Union members up and down the west coast have accused government unions of forging signatures to keep them paying dues, the Freedom Foundation reported.
Judges ruled against the Freedom Foundation and two clients in Oregon and another client in Washington, according to a press release.
The Freedom Foundation last week appealed these lawsuits based on the belief that the judges ruled against the workers “despite clear evidence they had forged the signatures of workers on membership documents in order to thwart their desire to opt out.”
“We’ve seen them be very aggressive — employing coercive tactics, employing deceptive tactics, and now even forging signatures on forms to try to continue that dues collection,” said Maxford Nelsen, the Director of Labor Policy at the Freedom Foundation.
The plaintiffs only seek a refund of their dues payments.
The active lawsuits do not reflect the entirety of the problem, however.
Rebekah Millard, an attorney with the Freedom Foundation, said she knows of “dozens of cases where a government employee never signed anything, but the union still confiscates dues from their paycheck based on a bogus dues-authorization form.”
“In what alternate universe,” she asked, “can an American citizen be forced to continue financially supporting an organization whose values and tactics they loathe based on a document they never signed? It boggles the mind.”
A woman that has worked in Seattle since 2014 as a full-time caregiver to her mother claims to have been repeatedly harassed to join the Service Employees International Union.
Even after she declined membership several times, the union took a total of $3,000 out of her paycheck over the course of several years as dues.
When she confronted SEIU, the union claimed she had signed an electronic document agreeing to be a member.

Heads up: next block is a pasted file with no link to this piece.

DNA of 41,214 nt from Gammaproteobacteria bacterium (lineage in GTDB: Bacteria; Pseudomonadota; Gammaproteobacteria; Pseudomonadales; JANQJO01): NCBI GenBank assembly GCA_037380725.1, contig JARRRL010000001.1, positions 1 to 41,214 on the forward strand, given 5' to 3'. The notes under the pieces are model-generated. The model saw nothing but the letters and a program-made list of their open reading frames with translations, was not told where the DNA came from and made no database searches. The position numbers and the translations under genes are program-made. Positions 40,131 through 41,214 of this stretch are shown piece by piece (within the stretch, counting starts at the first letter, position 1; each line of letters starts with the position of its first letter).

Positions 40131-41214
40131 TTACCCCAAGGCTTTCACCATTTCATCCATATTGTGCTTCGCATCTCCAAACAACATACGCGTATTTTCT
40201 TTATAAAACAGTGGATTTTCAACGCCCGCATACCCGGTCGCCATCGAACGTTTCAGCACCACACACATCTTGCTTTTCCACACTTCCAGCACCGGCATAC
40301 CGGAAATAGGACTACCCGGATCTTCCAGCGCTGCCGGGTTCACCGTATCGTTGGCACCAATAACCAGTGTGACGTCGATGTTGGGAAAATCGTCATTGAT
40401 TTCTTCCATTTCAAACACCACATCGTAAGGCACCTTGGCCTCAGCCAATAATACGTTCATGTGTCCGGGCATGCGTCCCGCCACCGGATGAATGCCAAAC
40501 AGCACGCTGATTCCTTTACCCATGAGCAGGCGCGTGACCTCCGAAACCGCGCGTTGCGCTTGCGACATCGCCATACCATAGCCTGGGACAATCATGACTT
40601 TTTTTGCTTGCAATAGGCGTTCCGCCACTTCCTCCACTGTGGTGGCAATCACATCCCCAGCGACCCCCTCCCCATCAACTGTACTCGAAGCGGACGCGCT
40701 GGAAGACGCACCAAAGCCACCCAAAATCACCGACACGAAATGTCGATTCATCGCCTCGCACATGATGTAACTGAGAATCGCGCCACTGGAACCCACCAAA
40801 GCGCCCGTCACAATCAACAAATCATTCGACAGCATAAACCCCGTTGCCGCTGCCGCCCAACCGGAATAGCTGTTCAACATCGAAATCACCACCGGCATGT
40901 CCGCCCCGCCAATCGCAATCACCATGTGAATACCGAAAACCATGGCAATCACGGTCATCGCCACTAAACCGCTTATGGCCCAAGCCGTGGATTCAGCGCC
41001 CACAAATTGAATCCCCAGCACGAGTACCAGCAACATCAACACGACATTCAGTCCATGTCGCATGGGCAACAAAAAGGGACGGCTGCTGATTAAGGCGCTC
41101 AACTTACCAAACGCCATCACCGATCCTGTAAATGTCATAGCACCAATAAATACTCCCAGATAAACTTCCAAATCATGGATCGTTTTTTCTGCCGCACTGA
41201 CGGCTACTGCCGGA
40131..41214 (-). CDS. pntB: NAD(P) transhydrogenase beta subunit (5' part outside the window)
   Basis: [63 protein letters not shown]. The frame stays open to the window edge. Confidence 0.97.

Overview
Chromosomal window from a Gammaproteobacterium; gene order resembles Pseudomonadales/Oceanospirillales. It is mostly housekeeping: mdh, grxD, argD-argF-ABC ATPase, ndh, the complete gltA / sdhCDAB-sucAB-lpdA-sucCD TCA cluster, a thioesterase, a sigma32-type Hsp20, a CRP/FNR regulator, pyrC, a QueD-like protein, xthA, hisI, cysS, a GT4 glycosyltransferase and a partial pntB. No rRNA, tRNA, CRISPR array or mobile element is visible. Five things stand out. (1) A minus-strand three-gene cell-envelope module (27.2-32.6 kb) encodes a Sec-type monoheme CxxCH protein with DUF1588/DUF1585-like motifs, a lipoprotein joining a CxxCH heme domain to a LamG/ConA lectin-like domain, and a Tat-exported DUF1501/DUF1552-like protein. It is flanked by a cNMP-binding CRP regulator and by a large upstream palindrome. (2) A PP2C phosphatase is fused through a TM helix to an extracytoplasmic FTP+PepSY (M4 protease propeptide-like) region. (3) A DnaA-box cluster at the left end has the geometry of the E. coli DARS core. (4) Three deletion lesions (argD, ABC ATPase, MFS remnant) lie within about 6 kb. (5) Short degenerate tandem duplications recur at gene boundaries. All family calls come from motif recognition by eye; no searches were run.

The woman denies this and asserts that the document’s electronic metadata does not match her location at the time.
This woman and other victims of the unions are merely seeking full refunds for what they lost.
“She’s been very specific about her interactions with the union. … All the evidence that we’ve been able to accumulate shows that she never signed anything,” Nelsen said.
“These home caregivers are doing incredible work … and having to worry about whether the union that’s supposed to be representing them is taking advantage of them is really just an unnecessary additional burden,” Nelsen said.
A public employee of the Oregon Health Authority had a similar experience.
She has been paying union dues since October 2017, even though she said she did not remember signing an authorization document. The union, SEIU 503, said she signed the document on an iPad.
SEIU 503 could not show any evidence in the lawsuit that the woman signed the authorization, but they continue to collect dues.
“In none of these cases does the lower court judge deny that forgery took place,” Millard said. “But in every case, they managed to find a reason why it didn’t matter.”
The judges said that the states did not know that the signatures were forged when it collected money from the union members, so they cannot be held accountable.
And the unions are not considered “state actors,” so they cannot be punished.
“According to judges, neither the state nor the union can be held responsible for violating these employees’ First Amendment rights,” Millard said. “And yet these workers have had thousands of dollars stolen from them. At what point is someone going to be held accountable?”
In the third lawsuit, Sharrie Yates appealed her case against the Washington Federation of State Employees.
She has worked at Washington state’s Healthcare Authority since 2004.
She tried to leave the WFSE in October 2018, but the union said she could not leave because of an online renewal form that she allegedly submitted that June.
Yates said she can prove that she did not sign an electronic document.
Despite reaching out to WFSE on many ocassions, the union still takes her money.
The Supreme Court’s ruling in Janus v. AFSCME affirmed that forced unionization is unconstitutional. It gave public employees freedom from mandatory membership and dues payments, arguing that forced unionization amounted to a violation of the First Amendment.
Unions avoid this ruling by providing only a few days during the year in which employees can choose to leave the union.